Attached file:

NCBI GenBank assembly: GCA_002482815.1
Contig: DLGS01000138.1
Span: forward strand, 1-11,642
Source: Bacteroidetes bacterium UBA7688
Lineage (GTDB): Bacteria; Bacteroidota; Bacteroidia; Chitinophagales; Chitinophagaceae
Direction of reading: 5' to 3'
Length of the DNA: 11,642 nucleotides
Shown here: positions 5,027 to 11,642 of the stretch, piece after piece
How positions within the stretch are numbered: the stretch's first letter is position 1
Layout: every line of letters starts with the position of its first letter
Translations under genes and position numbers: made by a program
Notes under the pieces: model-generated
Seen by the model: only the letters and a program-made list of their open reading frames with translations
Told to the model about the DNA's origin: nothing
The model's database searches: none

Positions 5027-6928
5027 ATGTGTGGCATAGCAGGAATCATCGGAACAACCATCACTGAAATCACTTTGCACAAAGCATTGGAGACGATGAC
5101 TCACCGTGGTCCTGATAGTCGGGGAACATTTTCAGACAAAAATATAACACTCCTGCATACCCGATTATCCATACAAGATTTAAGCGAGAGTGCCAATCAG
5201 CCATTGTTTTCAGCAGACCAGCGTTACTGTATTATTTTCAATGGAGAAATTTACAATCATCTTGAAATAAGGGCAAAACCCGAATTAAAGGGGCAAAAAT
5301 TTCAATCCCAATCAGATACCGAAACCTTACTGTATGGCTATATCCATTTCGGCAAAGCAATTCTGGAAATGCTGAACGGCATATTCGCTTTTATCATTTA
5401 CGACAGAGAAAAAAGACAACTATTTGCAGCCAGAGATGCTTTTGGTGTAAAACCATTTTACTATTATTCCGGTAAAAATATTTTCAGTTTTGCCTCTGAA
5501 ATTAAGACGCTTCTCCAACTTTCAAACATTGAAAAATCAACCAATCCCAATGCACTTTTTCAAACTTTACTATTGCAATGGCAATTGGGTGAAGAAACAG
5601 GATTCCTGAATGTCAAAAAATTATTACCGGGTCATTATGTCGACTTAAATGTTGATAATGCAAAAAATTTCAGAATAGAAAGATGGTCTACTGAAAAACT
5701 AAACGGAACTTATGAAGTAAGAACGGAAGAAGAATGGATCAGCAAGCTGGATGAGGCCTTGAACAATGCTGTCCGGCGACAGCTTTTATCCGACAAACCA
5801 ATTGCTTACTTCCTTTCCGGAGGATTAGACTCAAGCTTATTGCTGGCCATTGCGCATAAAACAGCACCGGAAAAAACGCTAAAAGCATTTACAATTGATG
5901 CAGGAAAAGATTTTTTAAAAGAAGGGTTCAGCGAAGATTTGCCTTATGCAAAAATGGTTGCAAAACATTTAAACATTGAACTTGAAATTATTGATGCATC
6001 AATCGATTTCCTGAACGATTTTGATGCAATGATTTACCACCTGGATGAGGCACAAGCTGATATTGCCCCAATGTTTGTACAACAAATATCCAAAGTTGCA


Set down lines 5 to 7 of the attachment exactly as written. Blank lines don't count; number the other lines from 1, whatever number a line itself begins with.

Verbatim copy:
Lineage (GTDB): Bacteria; Bacteroidota; Bacteroidia; Chitinophagales; Chitinophagaceae
Direction of reading: 5' to 3'
Length of the DNA: 11,642 nucleotides